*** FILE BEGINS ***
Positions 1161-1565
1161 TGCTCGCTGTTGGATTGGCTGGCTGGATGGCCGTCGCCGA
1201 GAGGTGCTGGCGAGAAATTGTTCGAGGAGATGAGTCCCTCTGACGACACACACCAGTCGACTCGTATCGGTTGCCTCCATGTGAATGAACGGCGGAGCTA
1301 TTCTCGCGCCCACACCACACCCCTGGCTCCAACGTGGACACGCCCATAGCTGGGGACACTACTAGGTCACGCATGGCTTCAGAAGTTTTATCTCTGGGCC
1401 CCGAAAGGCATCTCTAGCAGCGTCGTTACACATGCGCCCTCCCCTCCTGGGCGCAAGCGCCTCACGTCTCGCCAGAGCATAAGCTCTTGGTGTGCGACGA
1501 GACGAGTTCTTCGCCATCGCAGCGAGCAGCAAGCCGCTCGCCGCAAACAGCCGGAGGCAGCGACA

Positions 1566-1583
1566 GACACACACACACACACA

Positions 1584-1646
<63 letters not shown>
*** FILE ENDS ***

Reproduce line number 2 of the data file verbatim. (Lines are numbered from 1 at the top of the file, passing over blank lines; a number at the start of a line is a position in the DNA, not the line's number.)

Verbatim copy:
1161 TGCTCGCTGTTGGATTGGCTGGCTGGATGGCCGTCGCCGA